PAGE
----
If capital gains are taxed at more attractive rates than dividends, which has been the case often in the U. S., dividends are an inferior way for shareholders to receive returns.
Under current U.S. tax laws, dividends and capital gains are taxed almost equally. But if capital gains are taxed favorably to dividends, as they have been at times in the past, companies could want to keep their dividends down.
Even under equal taxation of dividends and capital gains, dividends can be taxed unfavorably to capital gains. Capital gains taxes can be deferred by selling at a later date. Indeed, investors can decide when to sell stocks and incur capital gains taxes. Investors have no control over the receipt of dividends. Some capital gains taxes can even be deferred indefinitely by donating the stock to a non-profit organization. Also, if the stockholder dies, the accumulated capital gains taxes go away, because the heirs are taxed only on the accumulated capital gains after they acquire the stock.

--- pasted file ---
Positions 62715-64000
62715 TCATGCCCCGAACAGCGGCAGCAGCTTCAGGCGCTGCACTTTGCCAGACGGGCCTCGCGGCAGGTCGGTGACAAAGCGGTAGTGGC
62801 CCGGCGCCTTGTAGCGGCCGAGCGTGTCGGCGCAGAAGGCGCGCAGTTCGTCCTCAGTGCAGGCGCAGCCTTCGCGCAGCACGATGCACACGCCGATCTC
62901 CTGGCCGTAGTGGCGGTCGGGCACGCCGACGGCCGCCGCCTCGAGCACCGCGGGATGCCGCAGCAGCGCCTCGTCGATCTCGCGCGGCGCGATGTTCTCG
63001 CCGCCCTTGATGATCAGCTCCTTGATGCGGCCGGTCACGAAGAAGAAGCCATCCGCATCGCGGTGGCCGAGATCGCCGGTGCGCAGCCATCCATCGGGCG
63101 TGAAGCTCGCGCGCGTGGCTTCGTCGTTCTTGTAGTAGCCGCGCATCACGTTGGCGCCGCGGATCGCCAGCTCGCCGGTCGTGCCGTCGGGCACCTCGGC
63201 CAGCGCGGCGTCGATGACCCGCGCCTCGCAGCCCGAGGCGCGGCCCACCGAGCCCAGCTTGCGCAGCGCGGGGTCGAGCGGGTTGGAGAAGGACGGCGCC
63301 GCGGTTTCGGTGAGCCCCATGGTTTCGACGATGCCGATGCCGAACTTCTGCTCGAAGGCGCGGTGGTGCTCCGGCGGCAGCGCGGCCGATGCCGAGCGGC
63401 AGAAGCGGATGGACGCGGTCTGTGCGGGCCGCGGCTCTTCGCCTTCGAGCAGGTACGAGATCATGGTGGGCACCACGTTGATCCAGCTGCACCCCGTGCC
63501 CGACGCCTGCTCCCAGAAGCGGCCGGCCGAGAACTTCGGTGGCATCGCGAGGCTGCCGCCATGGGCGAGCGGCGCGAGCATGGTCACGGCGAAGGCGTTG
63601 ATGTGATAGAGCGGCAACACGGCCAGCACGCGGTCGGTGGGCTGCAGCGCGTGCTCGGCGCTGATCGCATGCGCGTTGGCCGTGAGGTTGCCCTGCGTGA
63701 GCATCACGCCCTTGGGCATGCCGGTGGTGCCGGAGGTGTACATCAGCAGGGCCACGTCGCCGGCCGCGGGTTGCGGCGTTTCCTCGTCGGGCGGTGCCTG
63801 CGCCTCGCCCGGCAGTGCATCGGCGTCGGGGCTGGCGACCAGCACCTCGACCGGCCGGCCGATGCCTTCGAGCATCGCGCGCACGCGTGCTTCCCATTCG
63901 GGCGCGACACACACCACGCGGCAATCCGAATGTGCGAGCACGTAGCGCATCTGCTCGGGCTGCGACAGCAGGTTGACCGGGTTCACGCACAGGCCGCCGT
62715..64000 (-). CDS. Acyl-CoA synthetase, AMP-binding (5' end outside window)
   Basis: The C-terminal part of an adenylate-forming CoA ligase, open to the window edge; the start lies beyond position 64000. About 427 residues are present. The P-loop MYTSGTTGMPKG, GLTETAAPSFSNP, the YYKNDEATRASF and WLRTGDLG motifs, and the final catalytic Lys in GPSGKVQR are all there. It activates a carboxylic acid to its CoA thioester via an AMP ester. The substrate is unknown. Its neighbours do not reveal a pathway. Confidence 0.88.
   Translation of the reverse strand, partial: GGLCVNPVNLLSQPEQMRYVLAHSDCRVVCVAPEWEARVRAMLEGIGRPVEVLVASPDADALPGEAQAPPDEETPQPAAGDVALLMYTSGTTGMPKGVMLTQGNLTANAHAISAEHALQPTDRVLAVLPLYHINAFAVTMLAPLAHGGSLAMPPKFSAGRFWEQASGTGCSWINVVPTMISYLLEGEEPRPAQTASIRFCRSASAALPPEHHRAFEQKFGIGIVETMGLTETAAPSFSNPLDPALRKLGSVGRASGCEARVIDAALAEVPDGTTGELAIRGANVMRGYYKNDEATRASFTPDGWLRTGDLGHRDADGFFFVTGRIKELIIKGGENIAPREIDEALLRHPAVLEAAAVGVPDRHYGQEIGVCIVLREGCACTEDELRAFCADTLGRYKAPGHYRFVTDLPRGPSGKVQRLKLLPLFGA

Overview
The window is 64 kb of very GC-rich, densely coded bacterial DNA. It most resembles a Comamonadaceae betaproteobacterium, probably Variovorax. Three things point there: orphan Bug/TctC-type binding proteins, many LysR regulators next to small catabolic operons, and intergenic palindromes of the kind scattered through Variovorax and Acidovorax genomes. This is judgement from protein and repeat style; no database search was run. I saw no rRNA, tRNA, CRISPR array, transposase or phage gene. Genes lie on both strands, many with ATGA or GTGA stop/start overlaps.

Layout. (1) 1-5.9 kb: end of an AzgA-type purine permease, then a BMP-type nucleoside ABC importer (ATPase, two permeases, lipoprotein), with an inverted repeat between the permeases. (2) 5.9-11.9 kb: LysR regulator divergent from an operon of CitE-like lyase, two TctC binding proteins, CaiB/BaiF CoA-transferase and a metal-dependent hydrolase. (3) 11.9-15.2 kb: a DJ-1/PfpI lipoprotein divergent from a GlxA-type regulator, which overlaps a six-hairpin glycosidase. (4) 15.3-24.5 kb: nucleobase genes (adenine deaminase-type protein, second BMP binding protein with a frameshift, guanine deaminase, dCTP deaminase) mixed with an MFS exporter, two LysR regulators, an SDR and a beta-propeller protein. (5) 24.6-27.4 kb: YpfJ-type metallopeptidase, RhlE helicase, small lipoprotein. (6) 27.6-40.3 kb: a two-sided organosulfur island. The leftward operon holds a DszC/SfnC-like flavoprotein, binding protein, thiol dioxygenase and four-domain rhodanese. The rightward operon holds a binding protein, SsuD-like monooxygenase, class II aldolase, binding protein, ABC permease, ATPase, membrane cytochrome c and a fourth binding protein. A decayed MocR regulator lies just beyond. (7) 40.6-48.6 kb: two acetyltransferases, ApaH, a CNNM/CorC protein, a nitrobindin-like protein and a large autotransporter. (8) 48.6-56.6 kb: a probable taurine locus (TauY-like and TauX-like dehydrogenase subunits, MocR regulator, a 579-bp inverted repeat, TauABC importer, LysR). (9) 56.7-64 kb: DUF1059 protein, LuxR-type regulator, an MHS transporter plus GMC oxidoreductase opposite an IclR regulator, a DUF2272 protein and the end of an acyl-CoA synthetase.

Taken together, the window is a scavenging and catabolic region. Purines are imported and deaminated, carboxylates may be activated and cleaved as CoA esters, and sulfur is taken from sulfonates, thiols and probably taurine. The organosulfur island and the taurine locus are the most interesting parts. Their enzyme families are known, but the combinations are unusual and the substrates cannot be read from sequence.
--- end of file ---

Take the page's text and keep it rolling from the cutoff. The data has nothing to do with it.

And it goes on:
The only requirement for a stock to qualify for capital gains taxes is that it be held at least one year. This is not a particularly onerous requirement. There are, however, some limits to the tax deductibility of capital gains. Capital losses offset capital gains, and only the net is taxed. If losses exceed gains, only $3,000 per year can be applied to other income. The remainder must be carried forward to reduce future gains and is therefore worth somewhat less as a tax credit.
Thus, it will nearly always be the case that capital gains will be preferred over dividends by shareholders. This point is consistent with the fact that most firms pay far lower dividends than they could, although it may not be the only reason why.
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Last updated: January 9, 2011